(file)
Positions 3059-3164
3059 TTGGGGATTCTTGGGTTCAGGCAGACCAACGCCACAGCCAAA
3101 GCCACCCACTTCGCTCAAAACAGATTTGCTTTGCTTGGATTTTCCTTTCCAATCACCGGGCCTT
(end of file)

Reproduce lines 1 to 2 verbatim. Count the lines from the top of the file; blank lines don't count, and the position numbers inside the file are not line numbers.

Positions 3059-3164
3059 TTGGGGATTCTTGGGTTCAGGCAGACCAACGCCACAGCCAAA